COVID-19 Vaccination Does Not Increase Risk Of Menstrual Cycle Changes.

Jun, 2023 - by CMI

COVID-19 immunization did not enhance menstrual changes in approximately 3 million Swedish women.

After getting the COVID-19 shot, a lot of women said that their monthly cycle changed, including the number of days they bled and how much blood they lost. Analyses of each vaccine and the risk of bleeding after menopause showed that the risk went up by 23–33% after 8–90 days for Pfizer-BioNTech and after the third dose for Moderna. The link between Oxford and AstraZeneca wasn't as clear. Weak links were found between any amount of immunization and menstrual problems or bleeding in women before menopause (13% or 8% after 1–7 days and 6% or 1% after 8–90 days).

But Swedish researchers at the University of Gothenburg found that when other things were taken into account, almost all of these weak ties disappeared. This means that a cause-and-effect relationship is not possible. "We saw weak and inconsistent links between SARS-CoV-2 vaccination and healthcare contacts for postmenopausal bleeding, and even weaker and less consistent links for menstrual disturbance and premenstrual bleeding," the team wrote in a study published by The BMJ. "These results do not provide strong evidence that SARS-CoV-2 vaccination and healthcare contacts related to menstrual or bleeding disorders are linked," they said. After getting the COVID vaccine between the ages of 12 and 74, 2,946,448 females took part in the study.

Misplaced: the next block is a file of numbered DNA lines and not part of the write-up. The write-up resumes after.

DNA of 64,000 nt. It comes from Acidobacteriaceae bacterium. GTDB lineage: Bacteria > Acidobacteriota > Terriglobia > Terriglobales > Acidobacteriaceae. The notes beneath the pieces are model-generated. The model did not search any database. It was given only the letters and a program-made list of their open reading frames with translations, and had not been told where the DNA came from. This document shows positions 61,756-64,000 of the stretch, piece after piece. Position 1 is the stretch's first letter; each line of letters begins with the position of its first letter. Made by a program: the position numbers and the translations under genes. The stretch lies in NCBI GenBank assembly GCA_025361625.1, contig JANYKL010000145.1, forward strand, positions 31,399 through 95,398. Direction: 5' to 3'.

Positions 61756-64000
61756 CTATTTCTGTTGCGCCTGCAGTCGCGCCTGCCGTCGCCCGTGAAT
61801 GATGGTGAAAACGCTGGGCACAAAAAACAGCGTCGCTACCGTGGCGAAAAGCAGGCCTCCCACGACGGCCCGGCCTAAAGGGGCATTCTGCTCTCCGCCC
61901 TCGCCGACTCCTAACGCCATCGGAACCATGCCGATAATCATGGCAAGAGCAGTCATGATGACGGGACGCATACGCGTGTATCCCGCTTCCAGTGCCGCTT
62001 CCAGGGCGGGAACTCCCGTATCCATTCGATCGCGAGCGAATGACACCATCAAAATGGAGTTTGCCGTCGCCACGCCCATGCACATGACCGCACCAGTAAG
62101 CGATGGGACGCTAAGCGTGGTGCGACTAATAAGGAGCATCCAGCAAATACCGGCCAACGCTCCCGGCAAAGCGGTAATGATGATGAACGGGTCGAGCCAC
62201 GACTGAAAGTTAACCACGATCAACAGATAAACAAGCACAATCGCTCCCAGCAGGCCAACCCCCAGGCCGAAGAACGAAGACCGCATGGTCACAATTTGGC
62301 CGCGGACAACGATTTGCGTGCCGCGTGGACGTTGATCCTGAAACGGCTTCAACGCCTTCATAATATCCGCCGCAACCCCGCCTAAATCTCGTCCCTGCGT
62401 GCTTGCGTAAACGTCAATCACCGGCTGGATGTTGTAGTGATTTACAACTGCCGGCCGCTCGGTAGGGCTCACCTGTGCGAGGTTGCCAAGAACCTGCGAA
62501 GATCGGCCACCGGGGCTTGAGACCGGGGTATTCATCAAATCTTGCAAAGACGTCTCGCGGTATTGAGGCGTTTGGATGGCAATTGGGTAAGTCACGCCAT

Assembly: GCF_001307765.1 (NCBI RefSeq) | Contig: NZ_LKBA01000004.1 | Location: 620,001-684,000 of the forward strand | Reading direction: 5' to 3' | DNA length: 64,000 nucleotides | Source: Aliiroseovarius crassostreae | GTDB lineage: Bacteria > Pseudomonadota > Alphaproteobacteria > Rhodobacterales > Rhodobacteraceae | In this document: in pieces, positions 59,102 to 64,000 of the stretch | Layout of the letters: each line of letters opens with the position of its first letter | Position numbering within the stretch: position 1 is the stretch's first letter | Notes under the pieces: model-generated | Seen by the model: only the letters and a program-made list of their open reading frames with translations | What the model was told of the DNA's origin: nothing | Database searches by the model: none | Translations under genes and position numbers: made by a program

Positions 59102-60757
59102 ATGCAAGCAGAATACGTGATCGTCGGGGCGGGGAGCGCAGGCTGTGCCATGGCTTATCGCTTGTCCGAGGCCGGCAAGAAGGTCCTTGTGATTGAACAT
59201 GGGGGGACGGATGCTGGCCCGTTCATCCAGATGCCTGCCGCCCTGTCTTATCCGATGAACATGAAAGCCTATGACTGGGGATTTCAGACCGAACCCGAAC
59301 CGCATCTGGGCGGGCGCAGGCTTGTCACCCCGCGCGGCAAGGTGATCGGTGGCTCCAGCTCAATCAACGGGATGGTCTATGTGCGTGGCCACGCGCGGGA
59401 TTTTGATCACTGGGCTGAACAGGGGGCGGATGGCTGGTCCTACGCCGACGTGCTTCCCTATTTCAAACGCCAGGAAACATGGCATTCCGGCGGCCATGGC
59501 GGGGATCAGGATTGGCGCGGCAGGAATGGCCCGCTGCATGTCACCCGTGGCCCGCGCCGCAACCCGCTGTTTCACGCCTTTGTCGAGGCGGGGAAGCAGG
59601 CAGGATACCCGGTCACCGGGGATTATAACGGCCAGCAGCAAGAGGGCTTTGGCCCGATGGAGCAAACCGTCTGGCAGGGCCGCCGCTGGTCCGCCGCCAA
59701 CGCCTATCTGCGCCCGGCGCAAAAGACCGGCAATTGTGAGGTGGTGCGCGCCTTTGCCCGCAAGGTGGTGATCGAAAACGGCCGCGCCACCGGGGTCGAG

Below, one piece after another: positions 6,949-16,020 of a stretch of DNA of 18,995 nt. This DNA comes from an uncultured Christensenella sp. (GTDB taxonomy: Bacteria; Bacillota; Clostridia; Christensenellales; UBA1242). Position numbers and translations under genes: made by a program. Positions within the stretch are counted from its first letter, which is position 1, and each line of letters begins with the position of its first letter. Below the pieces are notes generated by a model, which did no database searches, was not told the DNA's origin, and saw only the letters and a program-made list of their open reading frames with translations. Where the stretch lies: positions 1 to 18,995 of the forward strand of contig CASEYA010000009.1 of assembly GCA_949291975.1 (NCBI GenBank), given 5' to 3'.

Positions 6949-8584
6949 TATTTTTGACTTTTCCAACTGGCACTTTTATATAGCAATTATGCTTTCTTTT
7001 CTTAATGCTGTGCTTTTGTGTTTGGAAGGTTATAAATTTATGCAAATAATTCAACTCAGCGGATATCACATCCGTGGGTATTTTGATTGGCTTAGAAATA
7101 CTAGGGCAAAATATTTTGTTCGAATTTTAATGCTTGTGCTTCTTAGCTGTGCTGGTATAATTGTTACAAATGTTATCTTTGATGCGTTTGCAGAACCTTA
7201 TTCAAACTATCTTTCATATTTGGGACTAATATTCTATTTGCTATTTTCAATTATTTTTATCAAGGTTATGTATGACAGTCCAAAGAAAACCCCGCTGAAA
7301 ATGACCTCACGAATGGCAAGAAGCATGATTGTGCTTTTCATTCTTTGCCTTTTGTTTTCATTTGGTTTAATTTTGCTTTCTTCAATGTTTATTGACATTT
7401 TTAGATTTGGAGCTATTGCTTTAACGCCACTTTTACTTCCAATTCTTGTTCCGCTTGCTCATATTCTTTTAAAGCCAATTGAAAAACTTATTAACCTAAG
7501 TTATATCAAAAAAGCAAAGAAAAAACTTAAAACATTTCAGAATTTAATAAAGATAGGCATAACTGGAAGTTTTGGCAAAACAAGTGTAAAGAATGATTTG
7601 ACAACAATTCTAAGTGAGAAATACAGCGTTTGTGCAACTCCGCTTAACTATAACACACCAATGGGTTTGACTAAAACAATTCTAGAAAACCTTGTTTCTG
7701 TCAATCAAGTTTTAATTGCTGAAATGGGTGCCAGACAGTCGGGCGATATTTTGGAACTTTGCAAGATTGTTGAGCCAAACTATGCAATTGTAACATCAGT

Risks for each vaccine type (Pfizer-BioNTech, Moderna, or Oxford-AstraZeneca) and dose (not vaccinated and first, second, and third shots) were looked at during two time periods: 1–7 days (the control period) and 8–90 days. During the time of the study, more than 2.5 million (88%) women got at least one dose of the COVID vaccine. More than 1.6 million (64%) women got three shots. After the third dose, the chance of bleeding went up by 28% in the first seven days and by 25% in the next eight to ninety days.

Controlling for socioeconomic level, history of health care use, and a number of medical problems had little effect on these data. Since these results are based on observations, the experts pointed out that there could be many exceptions. Even though this was a big experiment with nearly full follow-up, the results do not strongly support a link between COVID immunization and diagnoses related to menstruation or bleeding disorders.